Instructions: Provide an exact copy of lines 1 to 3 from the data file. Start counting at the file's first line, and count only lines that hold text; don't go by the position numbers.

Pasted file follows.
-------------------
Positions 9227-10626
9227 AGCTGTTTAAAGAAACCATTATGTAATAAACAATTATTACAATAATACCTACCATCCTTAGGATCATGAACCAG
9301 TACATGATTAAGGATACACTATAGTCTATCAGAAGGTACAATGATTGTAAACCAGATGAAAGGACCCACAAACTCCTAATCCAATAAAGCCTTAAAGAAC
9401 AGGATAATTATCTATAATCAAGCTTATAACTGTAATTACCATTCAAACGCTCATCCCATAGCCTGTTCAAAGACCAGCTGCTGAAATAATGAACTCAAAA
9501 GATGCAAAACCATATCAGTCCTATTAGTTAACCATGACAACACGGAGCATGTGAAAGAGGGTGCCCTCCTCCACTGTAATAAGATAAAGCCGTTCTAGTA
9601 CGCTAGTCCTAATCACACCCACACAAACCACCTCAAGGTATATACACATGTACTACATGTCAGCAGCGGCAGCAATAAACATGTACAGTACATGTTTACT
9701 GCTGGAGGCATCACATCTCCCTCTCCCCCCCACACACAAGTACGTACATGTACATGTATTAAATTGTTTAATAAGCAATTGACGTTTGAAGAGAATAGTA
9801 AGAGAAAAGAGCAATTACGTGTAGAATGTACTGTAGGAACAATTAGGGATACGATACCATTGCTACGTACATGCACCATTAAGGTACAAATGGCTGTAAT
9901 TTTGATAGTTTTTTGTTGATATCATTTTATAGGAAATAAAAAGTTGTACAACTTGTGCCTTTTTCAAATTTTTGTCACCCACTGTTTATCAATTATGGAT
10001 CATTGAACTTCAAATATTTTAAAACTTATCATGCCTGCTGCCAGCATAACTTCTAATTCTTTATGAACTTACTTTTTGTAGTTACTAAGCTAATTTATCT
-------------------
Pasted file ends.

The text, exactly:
Positions 9227-10626
9227 AGCTGTTTAAAGAAACCATTATGTAATAAACAATTATTACAATAATACCTACCATCCTTAGGATCATGAACCAG
9301 TACATGATTAAGGATACACTATAGTCTATCAGAAGGTACAATGATTGTAAACCAGATGAAAGGACCCACAAACTCCTAATCCAATAAAGCCTTAAAGAAC